I’m always interested in learning about the routines other people practice. When do they do their best work? On what things do they focus on any given day? Are there better times during the day, week, or month to do things? I like learning about this because it gives me the opportunity to try something new and determine if it fits better with my schedule than before. So, I thought I’d share my daily and weekly routines with you in case you’re looking for the same kind of inspiration!
If you’ve been reading my stuff for a while, you know that I’m big into personal development, productivity, and planning/organization.
I’m also still a somewhat major procrastinator.
There are times (more often than I’d like) when I put things off almost indefinitely because there are so many things to do and I haven’t “prioritized” them effectively.
I mentioned in a previous post that one method for prioritizing your to-do list is to use an Eisenhower Matrix. I gave just a brief overview in that post, and I’d like to expand upon it here.
“By failing to prepare, you are preparing to fail.” ― Benjamin Franklin
Routines are a staple of getting a handle on your life. A vast majority of the time, we fall into bed at the end of a long, exhausting day and hit the pillow snoring before even considering if everything’s ready to go for the next morning.
Something I need to work on is developing a better evening routine beyond what I already do, which is pretty much this list:
- Setting the coffee maker to delay brew
- Staging my lunch for the next day
- Laying out clothes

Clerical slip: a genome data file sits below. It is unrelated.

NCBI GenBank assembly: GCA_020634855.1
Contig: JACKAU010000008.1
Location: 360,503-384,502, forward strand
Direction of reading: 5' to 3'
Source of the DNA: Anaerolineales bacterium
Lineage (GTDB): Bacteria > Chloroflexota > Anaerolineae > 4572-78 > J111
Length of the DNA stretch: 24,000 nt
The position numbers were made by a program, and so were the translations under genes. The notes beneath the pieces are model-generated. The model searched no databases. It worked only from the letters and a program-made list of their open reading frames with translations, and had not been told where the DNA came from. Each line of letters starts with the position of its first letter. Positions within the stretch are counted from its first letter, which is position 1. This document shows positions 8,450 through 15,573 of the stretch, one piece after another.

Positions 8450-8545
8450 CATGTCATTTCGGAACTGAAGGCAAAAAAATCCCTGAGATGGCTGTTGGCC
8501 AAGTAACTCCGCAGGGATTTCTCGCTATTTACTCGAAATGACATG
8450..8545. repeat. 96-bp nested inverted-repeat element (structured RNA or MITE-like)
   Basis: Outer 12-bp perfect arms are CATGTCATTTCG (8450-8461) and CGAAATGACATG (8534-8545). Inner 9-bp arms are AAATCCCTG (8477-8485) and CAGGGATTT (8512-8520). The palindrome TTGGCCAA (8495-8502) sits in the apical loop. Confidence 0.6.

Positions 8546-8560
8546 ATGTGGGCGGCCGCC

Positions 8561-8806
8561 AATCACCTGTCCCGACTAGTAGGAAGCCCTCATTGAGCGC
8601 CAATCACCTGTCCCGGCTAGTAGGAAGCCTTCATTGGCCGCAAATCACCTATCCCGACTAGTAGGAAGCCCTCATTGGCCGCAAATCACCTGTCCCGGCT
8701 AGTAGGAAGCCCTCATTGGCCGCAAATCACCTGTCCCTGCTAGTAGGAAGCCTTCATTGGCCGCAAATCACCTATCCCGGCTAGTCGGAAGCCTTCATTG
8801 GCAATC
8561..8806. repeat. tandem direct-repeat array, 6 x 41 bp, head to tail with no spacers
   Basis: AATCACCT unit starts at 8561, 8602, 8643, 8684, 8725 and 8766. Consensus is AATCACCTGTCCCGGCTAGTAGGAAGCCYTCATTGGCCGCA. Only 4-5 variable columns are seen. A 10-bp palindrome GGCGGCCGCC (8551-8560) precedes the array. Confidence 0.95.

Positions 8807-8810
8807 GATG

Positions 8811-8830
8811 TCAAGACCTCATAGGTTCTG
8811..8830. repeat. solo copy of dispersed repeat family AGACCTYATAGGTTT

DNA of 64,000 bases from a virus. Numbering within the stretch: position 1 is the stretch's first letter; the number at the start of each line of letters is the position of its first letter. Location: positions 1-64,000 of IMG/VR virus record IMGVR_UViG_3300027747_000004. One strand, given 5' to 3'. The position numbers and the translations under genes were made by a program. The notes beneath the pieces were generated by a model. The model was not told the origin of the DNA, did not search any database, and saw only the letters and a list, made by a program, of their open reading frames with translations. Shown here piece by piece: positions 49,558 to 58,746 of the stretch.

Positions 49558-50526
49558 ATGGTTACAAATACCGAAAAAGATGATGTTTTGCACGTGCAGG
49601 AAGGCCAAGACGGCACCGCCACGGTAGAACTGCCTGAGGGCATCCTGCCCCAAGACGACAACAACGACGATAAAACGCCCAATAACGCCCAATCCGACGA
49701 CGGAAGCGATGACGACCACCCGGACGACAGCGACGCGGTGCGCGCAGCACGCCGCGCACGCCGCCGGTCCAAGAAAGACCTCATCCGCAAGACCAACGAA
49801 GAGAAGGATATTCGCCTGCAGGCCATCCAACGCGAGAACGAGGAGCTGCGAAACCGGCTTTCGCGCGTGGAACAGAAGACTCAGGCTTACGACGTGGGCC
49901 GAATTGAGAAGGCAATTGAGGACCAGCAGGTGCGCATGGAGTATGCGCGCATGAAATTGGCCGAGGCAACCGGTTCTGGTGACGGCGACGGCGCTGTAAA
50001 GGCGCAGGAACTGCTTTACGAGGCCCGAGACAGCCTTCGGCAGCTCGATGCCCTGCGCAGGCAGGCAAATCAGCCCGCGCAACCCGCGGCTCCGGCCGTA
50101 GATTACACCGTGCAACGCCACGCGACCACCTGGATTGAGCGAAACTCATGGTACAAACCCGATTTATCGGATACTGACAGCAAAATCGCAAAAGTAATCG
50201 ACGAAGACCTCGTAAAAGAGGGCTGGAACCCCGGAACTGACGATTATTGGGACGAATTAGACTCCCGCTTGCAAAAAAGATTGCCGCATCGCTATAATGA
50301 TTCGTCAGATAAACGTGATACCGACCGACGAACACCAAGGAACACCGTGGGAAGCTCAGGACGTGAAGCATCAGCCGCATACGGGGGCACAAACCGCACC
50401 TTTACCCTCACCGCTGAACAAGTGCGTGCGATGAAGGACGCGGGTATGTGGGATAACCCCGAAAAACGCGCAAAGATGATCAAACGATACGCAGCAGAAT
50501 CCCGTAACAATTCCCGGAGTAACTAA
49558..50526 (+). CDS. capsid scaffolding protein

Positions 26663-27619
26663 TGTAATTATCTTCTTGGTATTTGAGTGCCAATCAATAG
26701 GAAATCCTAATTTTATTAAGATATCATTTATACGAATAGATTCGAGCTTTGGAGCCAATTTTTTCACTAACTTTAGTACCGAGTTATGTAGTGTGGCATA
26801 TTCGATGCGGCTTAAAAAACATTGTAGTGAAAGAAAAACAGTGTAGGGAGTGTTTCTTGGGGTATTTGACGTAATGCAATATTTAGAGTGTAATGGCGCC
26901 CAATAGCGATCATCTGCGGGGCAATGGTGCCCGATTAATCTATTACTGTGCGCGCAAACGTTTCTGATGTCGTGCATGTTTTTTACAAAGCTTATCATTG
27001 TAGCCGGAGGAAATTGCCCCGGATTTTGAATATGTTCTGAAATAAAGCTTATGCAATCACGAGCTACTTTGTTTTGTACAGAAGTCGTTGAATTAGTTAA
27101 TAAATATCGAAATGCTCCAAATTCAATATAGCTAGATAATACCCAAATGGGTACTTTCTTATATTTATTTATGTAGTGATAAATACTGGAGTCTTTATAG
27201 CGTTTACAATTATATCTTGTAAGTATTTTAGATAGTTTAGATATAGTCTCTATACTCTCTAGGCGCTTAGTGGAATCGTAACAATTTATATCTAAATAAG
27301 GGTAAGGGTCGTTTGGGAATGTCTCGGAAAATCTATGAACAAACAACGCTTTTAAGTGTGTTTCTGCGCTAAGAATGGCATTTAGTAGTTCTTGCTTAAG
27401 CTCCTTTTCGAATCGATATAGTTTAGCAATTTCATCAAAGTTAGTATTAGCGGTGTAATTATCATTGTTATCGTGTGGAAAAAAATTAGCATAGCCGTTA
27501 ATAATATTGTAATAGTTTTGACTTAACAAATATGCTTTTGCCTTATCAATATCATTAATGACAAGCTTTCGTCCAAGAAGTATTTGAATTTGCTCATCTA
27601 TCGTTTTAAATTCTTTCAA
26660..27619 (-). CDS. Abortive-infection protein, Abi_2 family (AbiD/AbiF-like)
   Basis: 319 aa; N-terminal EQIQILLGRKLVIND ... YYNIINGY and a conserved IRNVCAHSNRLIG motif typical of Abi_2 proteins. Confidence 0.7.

- Making sure my rock climbing bag is next to my backpack if it’s a rock climbing day
- Turning the electric blanket on, so the bed is nice and toasty when I get in
- Obvious things like washing my face, flossing, and brushing my teeth
All of these things help my morning run a lot more smoothly because it takes away the stress and chaos of trying to figure it all out in the morning.
There are several benefits of planning your day the night before.
How many of you have relied on motivation to get things done? Making the decision to do something based on how motivated you are to do it is actually a trap. If you don’t “feel like” going to the gym, you’re probably not going to go to the gym.
Why are we so obsessed with motivation nowadays? Phrases like “I’m feeling motivated today!” are rampant among wantrepreneurs, New Years Resolutionists, and corporate America.
Keep reading to find out why we shouldn’t listen to the motivation myth—and why it’s not how success happens.
I’m a planner at heart. It’s something I’ve always done, naturally, ever since childhood. I planned out my entire college course progression before I even started college—but that kind of planning isn’t what I want to talk about today. I want to discuss why you should plan for the worst… Before the worst happens.
That sounds depressing, doesn’t it?
But those who plan for the worst are the ones who make it out alive.
Hold up, Colleen, what are you even talking about? “Make it out alive”?
At my job, I’m on our Safety Committee. It sounds like the “safety police” until you understand that my company’s #1 core value is, in fact, safety, and we just had a Safety Conference. It’s a big deal.
And safety is something that needs to carry over to our personal lives.
The best way to be safe is to plan. Prepare. Understand what the stakes are and to know what you’re going to do if the worst happens.
Ergo, plan for the worst before it strikes.